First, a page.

Communities around the globe are recognizing June as Men’s Health Month, an annual awareness period solely dedicated to education and activities on the health and wellness of men and boys.
According to a recent survey by the U.S. Centers for Disease Control and Prevention, men are 50% less likely than women to have visited a doctor during the course of a two-year period. Additionally, men are three times more likely to admit going five years without a visit and twice as likely to admit that, as an adult, they had never seen a doctor or health professional. The result? While a number of factors are probably involved—men tend to take a greater number of risks, and have more dangerous professions than women—women on average, live five years longer than men and are less likely to die from eight of the top ten causes of death in the U.S.
The goal of Men’s Health Month is to “heighten the awareness of preventable health problems and encourage early detection and treatment of disease among men and boys.” Men’s Health Month also presents many groups and organizations, such as health care providers, public policy makers, the media, corporations and individuals, with the opportunity to urge both men and boys to obtain regular medical advice and early treatment for diseases and injuries.
Men’s Health Month is credited with the increase in awareness and wellness activities for boys and men in all areas of the public and private sectors, resulting in better health outcomes and longer life expectancy.
Awareness – Prevention – Education – Family
It is always important to be aware of the lifestyle choices we make and the way those choices impact the quality of our lives long term. Raising awareness means…
Consciously making healthy lifestyle choices that positively affect the foods you eat and the amount of daily exercise you get.
Scheduling regular annual visits with your doctor or primary care professional. Many health conditions can be prevented or detected early with regular checkups and screenings.
Educating yourself about the diseases that disproportionately affect men—diseases like diabetes, high blood pressure and heart disease
Starting basic healthcare conversations with your friends and family and discussing the health issues that you encounter.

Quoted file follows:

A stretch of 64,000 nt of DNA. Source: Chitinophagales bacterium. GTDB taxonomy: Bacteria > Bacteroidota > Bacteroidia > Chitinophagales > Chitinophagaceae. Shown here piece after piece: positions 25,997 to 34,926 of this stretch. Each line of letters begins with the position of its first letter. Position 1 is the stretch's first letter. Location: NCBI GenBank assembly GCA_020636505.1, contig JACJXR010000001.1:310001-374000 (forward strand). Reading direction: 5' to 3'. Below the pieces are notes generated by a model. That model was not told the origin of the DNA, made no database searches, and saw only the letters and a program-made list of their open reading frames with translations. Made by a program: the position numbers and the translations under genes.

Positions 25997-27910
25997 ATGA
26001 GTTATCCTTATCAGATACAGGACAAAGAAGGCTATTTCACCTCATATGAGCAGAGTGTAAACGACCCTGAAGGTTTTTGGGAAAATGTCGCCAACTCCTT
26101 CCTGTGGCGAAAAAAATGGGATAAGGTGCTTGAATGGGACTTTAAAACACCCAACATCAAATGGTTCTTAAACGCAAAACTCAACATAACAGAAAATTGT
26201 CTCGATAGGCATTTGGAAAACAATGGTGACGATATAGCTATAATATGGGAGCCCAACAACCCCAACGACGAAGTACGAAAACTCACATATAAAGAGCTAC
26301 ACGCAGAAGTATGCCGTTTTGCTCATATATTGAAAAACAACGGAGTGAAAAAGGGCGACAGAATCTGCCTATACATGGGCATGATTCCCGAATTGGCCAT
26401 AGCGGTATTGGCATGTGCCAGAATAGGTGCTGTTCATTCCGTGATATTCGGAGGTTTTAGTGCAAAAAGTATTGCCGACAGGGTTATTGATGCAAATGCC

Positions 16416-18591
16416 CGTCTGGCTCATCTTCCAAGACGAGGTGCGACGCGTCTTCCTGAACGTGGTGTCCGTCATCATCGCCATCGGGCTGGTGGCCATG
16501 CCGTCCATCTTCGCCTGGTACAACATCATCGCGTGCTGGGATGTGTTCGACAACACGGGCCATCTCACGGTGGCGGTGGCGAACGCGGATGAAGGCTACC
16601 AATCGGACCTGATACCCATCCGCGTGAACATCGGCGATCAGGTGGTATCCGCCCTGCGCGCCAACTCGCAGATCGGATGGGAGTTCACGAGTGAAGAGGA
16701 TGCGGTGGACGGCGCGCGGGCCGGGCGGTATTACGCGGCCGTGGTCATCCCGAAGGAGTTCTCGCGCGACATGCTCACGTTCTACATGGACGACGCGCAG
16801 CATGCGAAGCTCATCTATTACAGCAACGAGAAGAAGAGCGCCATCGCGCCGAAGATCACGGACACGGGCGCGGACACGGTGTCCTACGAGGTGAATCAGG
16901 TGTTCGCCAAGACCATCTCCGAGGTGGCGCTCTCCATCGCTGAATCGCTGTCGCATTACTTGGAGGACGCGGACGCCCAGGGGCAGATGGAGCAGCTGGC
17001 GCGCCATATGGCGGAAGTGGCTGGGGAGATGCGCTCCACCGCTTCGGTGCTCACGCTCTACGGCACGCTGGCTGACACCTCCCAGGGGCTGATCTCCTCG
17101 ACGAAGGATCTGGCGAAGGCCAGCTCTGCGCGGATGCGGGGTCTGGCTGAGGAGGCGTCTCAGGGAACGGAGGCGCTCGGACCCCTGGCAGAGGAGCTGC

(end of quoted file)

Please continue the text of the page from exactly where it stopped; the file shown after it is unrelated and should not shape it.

“Men’s Health Month is an essential component in helping to educate the public in health disparities between men and women. Men continue to have fewer regular doctor visits than women, and are less likely to have health insurance,” said Ana Fadich, VP of Men’s Health Network.
“As we know from our online screening program, many men seek help online for mental health concerns—often for the first time. However, too often, men avoid the topic of mental health due to the conflicting viewpoints about masculinity, sensitivity, and emotional health,” said Paul Gionfriddo, President and CEO of Mental Health America. “This month and every month, it's important for men of all ages to address their mental health before crisis stage.”
While the health and wellness of men has improved significantly since Men’s Health Month was first celebrated, new data from the National Center for Health Statistics reports that the life expectancy for certain segments of men has declined, emphasizing the continuing need to reach out to boys and men with awareness campaigns and encourage them to become proactive with their health care needs.
Men's Health Month is a great opportunity to raise awareness on the importance of preventative screenings. Together we can engage, educate and empower men and the people who care for them on the importance of preventative screening tests and regular checkups.
“You can’t address a health issue without knowing it exists. Almost all of the health problems facing men are preventable. Problems stemming from health have a negative impact on the community as a whole — it causes the destruction of families,” said Jean Bonhomme, MD, Founder of the National Black Men’s Health Network. “Education and awareness through efforts like Men’s Health Month are essential in getting men to be more engaged in their health.”
This year, Wear BLUE Day is Friday, June 17. Wear BLUE Day was created by the Men’s Health Network with the twin goals of raising awareness about men’s need to seek regular check-ups and of raising money for education about diseases such as testicular cancer, prostate cancer and the other health issues that primarily affect men. “Wear BLUE Day is celebrated by private corporations, government agencies, sports teams, and individuals to show their concern for the health and wellbeing of boys and men.”
For more access to men’s health resources or for more information on Wear BLUE, National Men’s Health Week and National Men’s Health Month, please visit: www.menshealthmonth.org or the Men’s Health Network at: www.menshealthnetwork.org.